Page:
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Letters to the editor — Saturday (8-2-14)

What started on June 16 as a $1 campaign from a special young man, Ian Lance, became a donation of over $650 dollars to the Family Crisis Council — Battered Women’s Shelter, a United Way Agency.
Ian has been in the Salisbury Post quite a few times in his short life of 10 years. Born with congenital scoliosis and a tethered spine, he has gained two great passions — becoming a police officer and helping others. After Ian’s fourth surgery in February of this year, Ian came through the surgery with an urgent mission from Jesus to help children who were going through hard times. He wanted them to know that his mission on Earth was to tell other children about God.
He had heard that the Family Crisis Council’s Battered Women’s Shelter had a new playroom that needed toys. So, instead of a toy drive, he asked the children of Rowan County, through a feature article in the Salisbury Post, to send $1 to the Family Crisis Council. Ian wanted to included his brothers, Noah and Luke, in the effort, so they used all three brothers’ initials — I, N and L — to come up with “I Need Love.”
Family Crisis Council would like to thank Ian, his brothers, and the children and adults that contributed to the “I Need Love” campaign. It was amazing the numbers of individuals that assisted Ian in his mission.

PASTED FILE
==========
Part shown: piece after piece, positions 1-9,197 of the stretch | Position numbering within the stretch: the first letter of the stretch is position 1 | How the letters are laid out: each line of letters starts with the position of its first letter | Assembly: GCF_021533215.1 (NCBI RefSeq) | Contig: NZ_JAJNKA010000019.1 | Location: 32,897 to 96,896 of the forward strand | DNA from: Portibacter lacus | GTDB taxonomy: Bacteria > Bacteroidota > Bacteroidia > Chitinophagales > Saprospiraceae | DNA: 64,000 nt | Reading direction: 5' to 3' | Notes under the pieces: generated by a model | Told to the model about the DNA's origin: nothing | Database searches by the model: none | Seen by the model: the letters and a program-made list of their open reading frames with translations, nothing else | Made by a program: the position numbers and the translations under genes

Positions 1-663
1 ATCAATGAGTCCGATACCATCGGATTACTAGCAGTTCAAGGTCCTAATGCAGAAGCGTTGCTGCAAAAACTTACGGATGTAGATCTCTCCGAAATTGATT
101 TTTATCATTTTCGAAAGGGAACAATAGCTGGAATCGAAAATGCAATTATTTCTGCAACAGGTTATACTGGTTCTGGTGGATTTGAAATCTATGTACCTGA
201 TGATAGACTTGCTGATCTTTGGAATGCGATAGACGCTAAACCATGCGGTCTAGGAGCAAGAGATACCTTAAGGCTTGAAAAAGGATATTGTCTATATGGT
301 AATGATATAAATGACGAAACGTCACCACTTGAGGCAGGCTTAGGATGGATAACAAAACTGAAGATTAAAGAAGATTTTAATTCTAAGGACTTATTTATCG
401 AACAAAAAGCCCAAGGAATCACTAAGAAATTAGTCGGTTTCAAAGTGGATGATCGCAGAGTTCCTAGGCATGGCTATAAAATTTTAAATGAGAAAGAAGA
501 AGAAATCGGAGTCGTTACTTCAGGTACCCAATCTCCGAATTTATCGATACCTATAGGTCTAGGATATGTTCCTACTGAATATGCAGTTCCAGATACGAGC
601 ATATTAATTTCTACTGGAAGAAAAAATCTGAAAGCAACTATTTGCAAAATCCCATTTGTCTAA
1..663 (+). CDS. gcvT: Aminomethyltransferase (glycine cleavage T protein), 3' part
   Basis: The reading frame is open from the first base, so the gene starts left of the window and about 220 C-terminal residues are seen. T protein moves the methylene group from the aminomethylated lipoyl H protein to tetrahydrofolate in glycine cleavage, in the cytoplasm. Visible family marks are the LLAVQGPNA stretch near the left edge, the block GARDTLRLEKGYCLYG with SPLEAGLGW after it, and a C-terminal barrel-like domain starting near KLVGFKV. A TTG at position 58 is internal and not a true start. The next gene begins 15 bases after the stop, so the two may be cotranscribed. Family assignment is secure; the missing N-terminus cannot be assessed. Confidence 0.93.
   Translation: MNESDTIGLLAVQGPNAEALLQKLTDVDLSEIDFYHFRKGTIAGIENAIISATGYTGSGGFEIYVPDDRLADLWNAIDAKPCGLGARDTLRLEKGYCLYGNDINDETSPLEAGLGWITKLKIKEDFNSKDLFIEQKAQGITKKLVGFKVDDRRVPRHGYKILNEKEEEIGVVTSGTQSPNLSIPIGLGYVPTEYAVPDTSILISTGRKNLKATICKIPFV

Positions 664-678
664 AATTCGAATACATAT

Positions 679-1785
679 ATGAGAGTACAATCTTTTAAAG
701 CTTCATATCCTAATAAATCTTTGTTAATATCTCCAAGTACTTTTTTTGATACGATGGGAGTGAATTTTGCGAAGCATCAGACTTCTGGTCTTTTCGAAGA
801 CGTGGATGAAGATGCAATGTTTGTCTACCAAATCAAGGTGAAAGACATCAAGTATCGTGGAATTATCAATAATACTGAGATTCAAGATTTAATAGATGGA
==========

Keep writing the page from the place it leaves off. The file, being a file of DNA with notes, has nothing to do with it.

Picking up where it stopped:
There is indeed an angel among us, and his name is Ian Lance.
God bless you Ian.
Renee Bradshaw
— Salisbury

Bradshaw is the executive director of the Family Crisis Council.

I would like to suggest that you give children the opportunity to become honorary reporters. I think that will increase the popularity of the Salisbury Post because it will create something new and different that has not been explored yet.
Initially, family and friends of the honorary reporters would exert a special effort to read the articles. However, in our small community the interest would spread by word of mouth quite quickly. I envision it to be something that will give kids the reason to be interested in the Salisbury Post and would encourage kids to read and write.
Alex Blumenthal
— Salisbury

On July 30, 2014, I and a friend were in Kmart in Salisbury. What we thought would be a wonderful shopping experience turned out to be a holy terror. In the store, I was robbed of my purse. To the person who took this, I want you to know you were caught on surveillance cameras, security saw you, and police were called. Surveillance cameras provided a description of you. You are a white woman with a mixed or bi-racial child.
I truly miss my pictures, which I will never see again, so please step forward for you and your child’s sake. Do the right thing. Just remember, you are setting a poor example for this child, and what goes around comes around. I wish no harm to you or your child, but you have really put me in a bind, replacing what was in my purse.
Shirley Herion
— Salisbury

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